If I had to focus on one thing, it would be to better support working mothers. I think every parent can agree that parenting is so hard, whether you work in the home or work outside the home, it’s all hard. Returning to work after having my daughter was eye-opening to say the least. Unpaid leave, non-existent postnatal care, and daycare shortages are a real struggle in our community. My husband is very involved in the home, and I would certainly consider us equal partners. But in general, mothers take on a majority of the mental burden at home, on top of their professional roles. If we want to see our community and local businesses thrive, we need to support working mothers more in their recovery and beyond.
What gives you reason for optimism in your community?
I was born and raised in Quincy and moved back in 2016. Like so many people, I didn’t think I would ever move back home. After college I spent 4 years in St. Louis and loved being in a bigger city. At the end of the day, my husband and I loved growing up in Quincy and wanted to raise our family here as well. I think that says a lot about Quincy, it’s a community that you can’t replicate or find anywhere else. And it’s not the same city as when I was in high school, there was so much exciting growth and expansion. I am so optimistic about where we are headed as a community and I am so excited to be here and be a part of it.
If you could go back in time and give yourself advice when you were in high school, what would it be?
I would honestly tell myself to relax a little more. I put so much pressure on myself in high school and college to get the very best grades to get the best GPA to get the best job. It’s still important, but not as important as I thought it was. I would tell myself to focus on opportunities and experience, to get out there and be a part of as many organizations and internships as possible.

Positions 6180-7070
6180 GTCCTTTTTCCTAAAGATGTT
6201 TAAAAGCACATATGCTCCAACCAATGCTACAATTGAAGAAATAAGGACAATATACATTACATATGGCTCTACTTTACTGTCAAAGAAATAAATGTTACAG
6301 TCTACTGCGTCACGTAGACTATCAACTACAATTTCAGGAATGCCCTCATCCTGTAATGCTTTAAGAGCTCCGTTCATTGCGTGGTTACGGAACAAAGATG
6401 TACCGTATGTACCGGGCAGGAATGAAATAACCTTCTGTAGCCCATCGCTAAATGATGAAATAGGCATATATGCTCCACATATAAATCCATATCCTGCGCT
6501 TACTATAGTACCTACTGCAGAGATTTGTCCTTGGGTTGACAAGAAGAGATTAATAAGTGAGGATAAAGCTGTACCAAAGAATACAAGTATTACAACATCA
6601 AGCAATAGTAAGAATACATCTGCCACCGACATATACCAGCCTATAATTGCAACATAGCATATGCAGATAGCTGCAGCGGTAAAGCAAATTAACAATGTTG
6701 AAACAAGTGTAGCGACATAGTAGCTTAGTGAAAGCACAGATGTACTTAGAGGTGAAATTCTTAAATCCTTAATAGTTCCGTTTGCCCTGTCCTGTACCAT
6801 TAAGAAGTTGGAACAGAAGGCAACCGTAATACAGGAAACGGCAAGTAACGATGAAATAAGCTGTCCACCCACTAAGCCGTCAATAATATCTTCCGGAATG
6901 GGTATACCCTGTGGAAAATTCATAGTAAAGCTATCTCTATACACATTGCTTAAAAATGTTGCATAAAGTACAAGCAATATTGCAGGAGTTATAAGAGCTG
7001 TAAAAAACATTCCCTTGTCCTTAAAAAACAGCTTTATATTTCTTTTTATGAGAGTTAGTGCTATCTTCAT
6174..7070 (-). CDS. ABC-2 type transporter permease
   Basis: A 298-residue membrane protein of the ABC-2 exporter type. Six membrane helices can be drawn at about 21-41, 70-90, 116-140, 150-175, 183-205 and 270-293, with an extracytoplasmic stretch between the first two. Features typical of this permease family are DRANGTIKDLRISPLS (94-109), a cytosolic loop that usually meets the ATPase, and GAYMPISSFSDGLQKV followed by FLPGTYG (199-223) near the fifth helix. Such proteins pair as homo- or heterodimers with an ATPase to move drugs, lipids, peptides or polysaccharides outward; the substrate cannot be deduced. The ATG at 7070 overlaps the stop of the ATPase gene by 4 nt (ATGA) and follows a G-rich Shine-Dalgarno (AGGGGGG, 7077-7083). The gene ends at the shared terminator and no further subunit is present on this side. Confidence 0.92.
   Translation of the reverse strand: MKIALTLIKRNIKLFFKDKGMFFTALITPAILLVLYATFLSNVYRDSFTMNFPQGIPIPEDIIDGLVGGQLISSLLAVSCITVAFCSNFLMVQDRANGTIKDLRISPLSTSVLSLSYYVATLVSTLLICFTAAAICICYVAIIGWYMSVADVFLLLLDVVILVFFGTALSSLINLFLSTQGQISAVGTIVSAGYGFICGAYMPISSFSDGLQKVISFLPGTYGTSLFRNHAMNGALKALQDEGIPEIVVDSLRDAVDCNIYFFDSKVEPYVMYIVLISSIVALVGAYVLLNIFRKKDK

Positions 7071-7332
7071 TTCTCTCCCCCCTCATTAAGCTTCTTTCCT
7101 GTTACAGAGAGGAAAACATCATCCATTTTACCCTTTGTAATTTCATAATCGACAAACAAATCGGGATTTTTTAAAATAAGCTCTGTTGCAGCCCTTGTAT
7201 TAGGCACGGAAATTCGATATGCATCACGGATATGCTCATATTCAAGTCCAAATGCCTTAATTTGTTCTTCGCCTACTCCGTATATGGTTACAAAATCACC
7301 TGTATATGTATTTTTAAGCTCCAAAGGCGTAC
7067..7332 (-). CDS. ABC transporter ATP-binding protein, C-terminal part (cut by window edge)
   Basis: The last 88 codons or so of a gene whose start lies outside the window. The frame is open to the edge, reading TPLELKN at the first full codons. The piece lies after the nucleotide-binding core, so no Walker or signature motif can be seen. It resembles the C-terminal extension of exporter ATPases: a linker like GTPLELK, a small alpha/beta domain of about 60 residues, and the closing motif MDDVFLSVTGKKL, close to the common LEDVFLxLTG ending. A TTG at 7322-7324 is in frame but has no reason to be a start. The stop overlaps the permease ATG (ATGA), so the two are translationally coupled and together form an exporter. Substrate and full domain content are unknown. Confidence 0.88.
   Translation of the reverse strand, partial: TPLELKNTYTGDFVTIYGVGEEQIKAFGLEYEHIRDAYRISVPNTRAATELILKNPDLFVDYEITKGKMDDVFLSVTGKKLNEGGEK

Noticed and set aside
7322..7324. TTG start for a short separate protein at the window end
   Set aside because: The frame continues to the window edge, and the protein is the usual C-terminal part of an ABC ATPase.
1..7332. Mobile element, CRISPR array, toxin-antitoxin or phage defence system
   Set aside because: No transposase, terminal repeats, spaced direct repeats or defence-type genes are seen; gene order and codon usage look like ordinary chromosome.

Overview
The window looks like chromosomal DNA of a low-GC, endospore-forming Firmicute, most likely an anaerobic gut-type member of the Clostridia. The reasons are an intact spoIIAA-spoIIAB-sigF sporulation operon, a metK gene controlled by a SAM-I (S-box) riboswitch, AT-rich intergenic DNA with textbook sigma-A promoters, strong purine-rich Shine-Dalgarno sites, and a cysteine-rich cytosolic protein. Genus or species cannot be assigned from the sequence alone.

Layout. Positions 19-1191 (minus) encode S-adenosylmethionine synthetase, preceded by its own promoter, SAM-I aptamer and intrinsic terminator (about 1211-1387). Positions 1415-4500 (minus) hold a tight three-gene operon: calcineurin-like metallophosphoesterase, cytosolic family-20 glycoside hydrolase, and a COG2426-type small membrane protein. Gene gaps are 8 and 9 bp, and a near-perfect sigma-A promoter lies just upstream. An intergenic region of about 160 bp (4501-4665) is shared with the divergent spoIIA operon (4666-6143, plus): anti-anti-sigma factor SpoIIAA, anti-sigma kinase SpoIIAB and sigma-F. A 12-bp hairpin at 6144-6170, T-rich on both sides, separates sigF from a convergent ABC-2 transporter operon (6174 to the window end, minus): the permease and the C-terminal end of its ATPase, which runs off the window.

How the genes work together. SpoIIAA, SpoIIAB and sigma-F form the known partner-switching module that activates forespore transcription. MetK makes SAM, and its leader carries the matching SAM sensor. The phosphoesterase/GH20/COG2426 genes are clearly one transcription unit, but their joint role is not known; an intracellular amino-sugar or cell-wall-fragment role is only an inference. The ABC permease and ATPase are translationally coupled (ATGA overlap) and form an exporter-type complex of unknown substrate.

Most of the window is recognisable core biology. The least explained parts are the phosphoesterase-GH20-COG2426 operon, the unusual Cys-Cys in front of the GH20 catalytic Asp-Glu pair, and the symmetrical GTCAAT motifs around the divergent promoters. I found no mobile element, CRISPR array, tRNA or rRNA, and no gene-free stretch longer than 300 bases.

If you could add a few more hours to the day, how would you spend them?
A few more hours into the day would be a dream. I would divide them; use half of that time to step away from work to relax, recharge and reset. I will spend the other half having quality family time with my daughter and husband.
I will also focus on carving out quality solo time for myself. As a full-time working parent, there is a lot to juggle and manage. It is so important to set boundaries and set aside time for yourself.
Do you live by any mantra or saying?
One of my favorite mantras this year was ‘comparison is the thief of joy’. I remind myself of this often, both personally and professionally. Each person’s path is unique, it is important not to limit your work, children, lifestyle, etc. Don’t compare yourself to others around you, because at the end of the day it takes the joy out of what’s going on in your own life. This feels especially relevant in today’s world where everything is readily available to us on social media with every aspect of people’s lives on display. It also helps to shift your focus to the positive things that are going on in your life versus what is going on with others.
Apart from career aspirations, name one thing you definitely want to achieve in your lifetime.
The only definitive thing for me is family, I want to raise my daughter and our future children to be great people. I want to see them grow up, find love, find a career they’re passionate about, and just be happy.